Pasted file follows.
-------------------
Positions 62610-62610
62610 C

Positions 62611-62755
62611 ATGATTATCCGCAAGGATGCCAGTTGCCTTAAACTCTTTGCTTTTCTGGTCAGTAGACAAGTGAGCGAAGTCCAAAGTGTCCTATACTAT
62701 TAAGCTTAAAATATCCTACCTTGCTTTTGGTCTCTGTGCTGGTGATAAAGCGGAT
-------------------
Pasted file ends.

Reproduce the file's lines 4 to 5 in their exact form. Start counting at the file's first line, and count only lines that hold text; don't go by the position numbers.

62611 ATGATTATCCGCAAGGATGCCAGTTGCCTTAAACTCTTTGCTTTTCTGGTCAGTAGACAAGTGAGCGAAGTCCAAAGTGTCCTATACTAT
62701 TAAGCTTAAAATATCCTACCTTGCTTTTGGTCTCTGTGCTGGTGATAAAGCGGAT